ABOUT THE CALIFORNIA COUNCIL FOR INTERIOR DESIGN CERTIFICATION (CCIDC)
Certification… California’s Title Act for Interior Designers
The California Council for Interior Design Certification (CCIDC), established in January 1992, the organization, responsible for administering the California Certified Interior Designers Title Act, under Chapter 3.9, Section 5800 of the California Business and Professions Code.
Title Act went into effect on January 1, 1991, after several years of legislative efforts by commercial and residential interior design groups and by the California Legislative Coalition for Interior Design. The law SB 153 outlined the parameters and responsibilities of work that an interior designer can perform. Along with these guidelines, the title of “Certified Interior Designer” added to the California Business and Professions code, providing an official designation for interior designers who meet the education, experience and examination requirements, as administered by the California Council for Interior Design Certification (CCIDC).
CCIDC, in accordance with all State boards and non-profit boards, is accountable to the sunset review process enacted by both the Assembly and Senate of the California legislature. Reviewed every 5 years, or as determined by the legislature for compliance with the statute they administer and are subject to sunset (elimination) if determined to be out of compliance. CCIDC is also subject to the Bagley–Keene Act, a statute specifically enacted only for the operational oversight of all California State boards and commissions.
To establish and implement professional standards and educational requirements, educate the public, and facilitate interior design professional’s compliance with our standards and code of ethics in order to provide for the protection, health, safety and welfare of the public by administering the California Certified Interior Designers Title Act.
The California Council for Interior Design Certification (CCIDC) will promote the standard for interior designers in the State of California “Public protection through examination and Certification”.
Under the Certified Interior Designer Title Act, Certified Interior Designers qualified by CCIDC upon evidence of a combination of interior design education and/or experience and passage of a designated examination.
Only CCIDC can determine eligibility for Certified Interior Designers in the State of California. Designers who meet the education, experience and examination criteria of Certified Interior Designers Title Act under Chapter 3.9, Section 5800 of the California Business and Professions Code; may be allowed to use the title “Certified Interior Designer,” codified and protected by law in the State of California.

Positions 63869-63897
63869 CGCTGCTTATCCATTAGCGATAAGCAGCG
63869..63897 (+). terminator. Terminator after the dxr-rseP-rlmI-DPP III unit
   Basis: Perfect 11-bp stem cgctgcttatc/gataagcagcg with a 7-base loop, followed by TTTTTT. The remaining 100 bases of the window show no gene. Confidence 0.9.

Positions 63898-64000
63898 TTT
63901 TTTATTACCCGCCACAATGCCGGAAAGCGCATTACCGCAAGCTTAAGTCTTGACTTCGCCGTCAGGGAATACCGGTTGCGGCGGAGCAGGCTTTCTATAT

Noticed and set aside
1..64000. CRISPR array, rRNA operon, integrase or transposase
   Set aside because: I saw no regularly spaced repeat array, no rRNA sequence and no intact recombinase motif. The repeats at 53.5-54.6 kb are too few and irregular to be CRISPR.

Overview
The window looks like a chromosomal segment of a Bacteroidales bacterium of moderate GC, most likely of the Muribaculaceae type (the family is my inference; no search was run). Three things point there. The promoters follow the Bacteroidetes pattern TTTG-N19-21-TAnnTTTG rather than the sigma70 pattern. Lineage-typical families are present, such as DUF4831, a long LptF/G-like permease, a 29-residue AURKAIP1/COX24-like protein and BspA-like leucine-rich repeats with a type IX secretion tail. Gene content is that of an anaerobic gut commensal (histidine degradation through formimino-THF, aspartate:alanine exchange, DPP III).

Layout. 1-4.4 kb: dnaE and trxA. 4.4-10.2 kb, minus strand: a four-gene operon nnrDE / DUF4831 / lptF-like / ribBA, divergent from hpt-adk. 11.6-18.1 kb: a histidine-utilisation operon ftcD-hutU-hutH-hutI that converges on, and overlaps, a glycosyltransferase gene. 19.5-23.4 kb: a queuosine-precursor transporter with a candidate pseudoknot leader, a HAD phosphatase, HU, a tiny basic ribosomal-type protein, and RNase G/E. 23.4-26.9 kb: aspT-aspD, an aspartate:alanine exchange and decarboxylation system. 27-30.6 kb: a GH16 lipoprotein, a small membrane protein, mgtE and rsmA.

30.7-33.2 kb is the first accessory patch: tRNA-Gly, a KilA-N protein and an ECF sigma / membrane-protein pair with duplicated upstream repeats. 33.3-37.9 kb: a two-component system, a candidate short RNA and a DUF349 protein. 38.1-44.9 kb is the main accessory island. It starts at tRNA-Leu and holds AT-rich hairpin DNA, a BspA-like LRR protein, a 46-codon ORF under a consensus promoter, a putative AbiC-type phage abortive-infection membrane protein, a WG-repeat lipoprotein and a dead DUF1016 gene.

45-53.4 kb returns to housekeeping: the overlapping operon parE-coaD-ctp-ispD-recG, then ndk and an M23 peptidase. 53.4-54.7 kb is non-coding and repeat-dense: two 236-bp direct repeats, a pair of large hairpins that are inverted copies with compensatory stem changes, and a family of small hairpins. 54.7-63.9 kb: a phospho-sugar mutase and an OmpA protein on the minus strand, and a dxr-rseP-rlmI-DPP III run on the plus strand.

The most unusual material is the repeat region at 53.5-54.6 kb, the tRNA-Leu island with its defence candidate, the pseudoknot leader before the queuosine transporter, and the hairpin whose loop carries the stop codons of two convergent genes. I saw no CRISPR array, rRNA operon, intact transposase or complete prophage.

Upon qualification, the Certified Interior Designer will be identified by an individual number which will appear on a certificate, a stamp with which to identify interior design nonstructural and non-seismic drawings and documents, and an identification card.
Certified Interior Designers (CID), as mandated by the State of California, met high standards of qualification and agreed to uphold a strict code of ethics and conduct.
Candidates will have access to the necessary continuing education and training opportunities.
Consumers will have ability to verify status of Certified Interior Designers and will have the information they need to make informed choices for procuring design services.
The California Council for Interior Design Certification (CCIDC) will strive for high quality in all of its programs, making it an effective and efficient Certified Interior Designer regulatory organization. To that end, the Board will:
Be professional, by treating all persons who interact with the Board as valued customers;
Focus on prevention of consumer harm by, providing information and education to consumers, candidates, CIDs, and others;
Encourage the respect of clients, suppliers of goods and services to the profession, and fellow professional interior designers, as well as the general-public, through the CID Code of Ethics and Conduct as a requirement for Certification.
Be progressive, utilizing the most advanced means for providing services.
Be proactive, exercising leadership among consumer protection and professional practice groups.